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Thread: CAIRO, Ill - Where Two Rivers Converge and Two Histories Divide

  1. #1
    Cyburbian Plus JNA's avatar
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    CAIRO, Ill - Where Two Rivers Converge and Two Histories Divide

    Article in the Sunday NY Times.
    http://www.nytimes.com/2007/05/20/us/20land.html?ref=us

    A good discusion about
    the dilemma of Cairo, defined as much by its proud and shameful history as by its position at the confluence of the Mississippi and Ohio Rivers

    For one thing, no one can afford demolition. So, in the residential area, historic mansions and well-maintained homes sit beside abandoned mansions and decrepit homes — eerie reminders that only 3,600 now live in a city designed for 15,000. Even the hospital stands empty.
    I guess Cairo (pronounced CARE-oh), like Centralia, PA
    http://www.nytimes.com/2007/05/20/bu...=1&oref=slogin still fascinates us.
    Oddball
    Why don't you knock it off with them negative waves?
    Why don't you dig how beautiful it is out here?
    Why don't you say something righteous and hopeful for a change?
    From Kelly's Heroes (1970)


    Are you sure you're not hurt ?
    No. Just some parts wake up faster than others.
    Broke parts take a little longer, though.
    From Electric Horseman (1979)

  2. #2
    Cyburbian ofos's avatar
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    Interesting. I was in Cairo last summer and it was much like East St. Louis except that there wasn't any St. Louis to accompany it. The number of buildings that deserve restoration are overwhelming but I'm not enough of a visionary to see how that can happen.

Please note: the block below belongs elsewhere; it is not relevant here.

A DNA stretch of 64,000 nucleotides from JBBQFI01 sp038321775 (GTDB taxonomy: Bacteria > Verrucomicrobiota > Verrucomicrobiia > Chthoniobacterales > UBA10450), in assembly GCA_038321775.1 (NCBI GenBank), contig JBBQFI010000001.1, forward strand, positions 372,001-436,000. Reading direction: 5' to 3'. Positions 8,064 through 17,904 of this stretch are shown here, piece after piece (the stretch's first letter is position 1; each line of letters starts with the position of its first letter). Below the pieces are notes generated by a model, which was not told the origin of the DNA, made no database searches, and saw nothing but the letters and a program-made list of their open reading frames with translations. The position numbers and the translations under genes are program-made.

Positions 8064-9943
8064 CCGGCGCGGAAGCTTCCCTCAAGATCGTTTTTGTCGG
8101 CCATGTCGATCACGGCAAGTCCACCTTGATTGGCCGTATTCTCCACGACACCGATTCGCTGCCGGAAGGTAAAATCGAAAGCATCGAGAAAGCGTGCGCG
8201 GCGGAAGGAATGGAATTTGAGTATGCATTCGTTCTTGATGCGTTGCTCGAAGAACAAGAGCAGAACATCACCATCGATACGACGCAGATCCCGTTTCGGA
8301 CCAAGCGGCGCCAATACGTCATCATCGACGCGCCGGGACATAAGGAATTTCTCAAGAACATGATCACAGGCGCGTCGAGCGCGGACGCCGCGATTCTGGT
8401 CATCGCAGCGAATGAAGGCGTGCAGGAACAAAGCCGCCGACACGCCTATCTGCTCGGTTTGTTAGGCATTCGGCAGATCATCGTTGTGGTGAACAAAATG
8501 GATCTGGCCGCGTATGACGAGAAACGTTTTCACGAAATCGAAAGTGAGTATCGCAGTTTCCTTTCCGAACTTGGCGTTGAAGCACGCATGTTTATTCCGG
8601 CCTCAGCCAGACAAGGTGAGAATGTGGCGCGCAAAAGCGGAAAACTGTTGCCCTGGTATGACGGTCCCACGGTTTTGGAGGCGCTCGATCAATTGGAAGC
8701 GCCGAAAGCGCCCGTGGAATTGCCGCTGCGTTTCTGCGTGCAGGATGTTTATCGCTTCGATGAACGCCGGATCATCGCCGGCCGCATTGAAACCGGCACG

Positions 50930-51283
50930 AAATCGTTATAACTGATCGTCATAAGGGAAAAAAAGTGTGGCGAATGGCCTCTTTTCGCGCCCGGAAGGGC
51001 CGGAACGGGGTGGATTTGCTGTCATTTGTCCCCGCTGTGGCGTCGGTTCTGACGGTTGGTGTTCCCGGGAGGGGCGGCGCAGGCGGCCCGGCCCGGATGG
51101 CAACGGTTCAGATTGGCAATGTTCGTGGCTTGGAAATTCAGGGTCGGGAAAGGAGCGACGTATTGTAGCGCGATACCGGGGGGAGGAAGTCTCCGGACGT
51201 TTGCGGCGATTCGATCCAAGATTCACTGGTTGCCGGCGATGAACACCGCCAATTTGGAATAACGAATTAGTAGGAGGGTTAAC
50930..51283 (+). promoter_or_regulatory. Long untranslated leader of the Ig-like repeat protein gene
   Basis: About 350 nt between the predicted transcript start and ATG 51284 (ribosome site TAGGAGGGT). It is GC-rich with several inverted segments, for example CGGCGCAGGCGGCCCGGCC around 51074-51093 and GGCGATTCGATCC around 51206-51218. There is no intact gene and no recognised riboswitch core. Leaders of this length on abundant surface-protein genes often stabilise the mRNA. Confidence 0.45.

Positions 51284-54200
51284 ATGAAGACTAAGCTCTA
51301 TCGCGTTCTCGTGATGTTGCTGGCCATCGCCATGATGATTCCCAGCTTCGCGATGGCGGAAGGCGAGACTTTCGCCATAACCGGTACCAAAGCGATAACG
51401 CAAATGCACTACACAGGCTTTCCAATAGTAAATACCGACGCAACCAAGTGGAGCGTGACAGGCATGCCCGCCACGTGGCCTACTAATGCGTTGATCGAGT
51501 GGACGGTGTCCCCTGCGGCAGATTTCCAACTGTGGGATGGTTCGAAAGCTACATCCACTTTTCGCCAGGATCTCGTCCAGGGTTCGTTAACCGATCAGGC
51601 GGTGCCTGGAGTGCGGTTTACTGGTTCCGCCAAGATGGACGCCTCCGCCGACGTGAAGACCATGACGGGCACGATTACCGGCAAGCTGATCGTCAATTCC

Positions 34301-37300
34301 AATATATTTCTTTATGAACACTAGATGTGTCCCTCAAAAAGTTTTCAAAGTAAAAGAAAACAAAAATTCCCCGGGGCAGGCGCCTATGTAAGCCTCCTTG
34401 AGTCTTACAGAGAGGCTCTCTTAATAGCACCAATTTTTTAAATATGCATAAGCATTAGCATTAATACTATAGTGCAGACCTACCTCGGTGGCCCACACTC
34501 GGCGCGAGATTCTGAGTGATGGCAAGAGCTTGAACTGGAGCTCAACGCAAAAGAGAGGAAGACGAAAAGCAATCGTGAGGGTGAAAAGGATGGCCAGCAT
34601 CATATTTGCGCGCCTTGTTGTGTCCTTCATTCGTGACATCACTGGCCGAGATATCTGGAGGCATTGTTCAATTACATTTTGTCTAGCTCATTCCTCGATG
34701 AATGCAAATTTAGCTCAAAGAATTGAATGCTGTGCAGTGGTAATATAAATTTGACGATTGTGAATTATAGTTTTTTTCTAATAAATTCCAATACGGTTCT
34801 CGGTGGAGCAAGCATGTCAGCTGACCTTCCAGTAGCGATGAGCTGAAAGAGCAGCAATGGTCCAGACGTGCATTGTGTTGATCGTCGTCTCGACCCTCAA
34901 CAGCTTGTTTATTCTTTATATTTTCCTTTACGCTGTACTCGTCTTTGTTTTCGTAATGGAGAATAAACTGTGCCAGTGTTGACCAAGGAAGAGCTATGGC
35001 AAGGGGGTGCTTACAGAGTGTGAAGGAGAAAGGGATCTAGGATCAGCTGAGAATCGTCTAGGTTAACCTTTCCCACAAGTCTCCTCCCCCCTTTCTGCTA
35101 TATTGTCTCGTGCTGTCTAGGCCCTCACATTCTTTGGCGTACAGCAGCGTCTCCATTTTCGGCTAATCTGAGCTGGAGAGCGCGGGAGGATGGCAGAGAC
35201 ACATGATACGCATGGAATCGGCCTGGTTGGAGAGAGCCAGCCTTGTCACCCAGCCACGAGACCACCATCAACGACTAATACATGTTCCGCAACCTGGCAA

I was aware of Centralia but haven't been there. I do remember the controversy over the fire in the 80's and never envisioned that it was still burning away unchecked. Wonder how many tons of CO2 and particulates that contributes to the atmosphere?

  3. #3
    Cyburbian Luca's avatar
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    How’s this for “visionary”

    Look Cairo, Ill up on goggle maps. It’s a very self-contained community surrounded by the rivers and fields all round. Hardly any sprawl at all. If I were a billionaire, I would just buy up a much of the town and its surroundings as possible and turn the region into a producer on non-GM, organic produce/livestock. Restore much of the creeks/countryside/riverside to natural conditions/wildlife. The theme would be sophisticated, turn of the century ranch/country club. The town itself: renovate all the old buildings a build a few new ones – bars, restaurants – nice shops. It would be a weekend destination (smart, green country weekend fro St’Louis and Louisville area residents (hip urbanites and jaded suburbanites). You could run well-appointed (steam?) train services from either town so people who don’t feel like it or want to drink don’t have to drive. Fort Defiance could be tarted up and there are several nice old mansions in town. The town is of course also linked to M Twain and to the Underground Railroad and all that can definitely be played up. The central idea, though, is that the area could become a small town + rural retreat of some substance (creating job opportunities for the local population, of course).

    Whaddya think?
    Life and death of great pattern languages

  4. #4
    Cyburbian ofos's avatar
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    Quote Originally posted by Luca View post
    If I were a billionaire
    This is the part where my vision fails. The lottery just hasn't provided the income I so justly deserve and Bill Gates never stops by to see what he can do for me.

  5. #5
    Cyburbian Luca's avatar
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    ...the bastard!!

    On a smaller scale, I think I would start with redeveloping a town that has fewer issues
    Life and death of great pattern languages

  6. #6
    Cyburbia Administrator Dan's avatar
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    Cairo must be Cyburbia's favorite dying city. We sometimes talk about how cool it would be to buy a few buildings and start a colony of sorts. Here's a group that did it in a small Kansas town.
    Last edited by Dan; 05 Jun 2007 at 2:13 PM. Reason: fixed url tag

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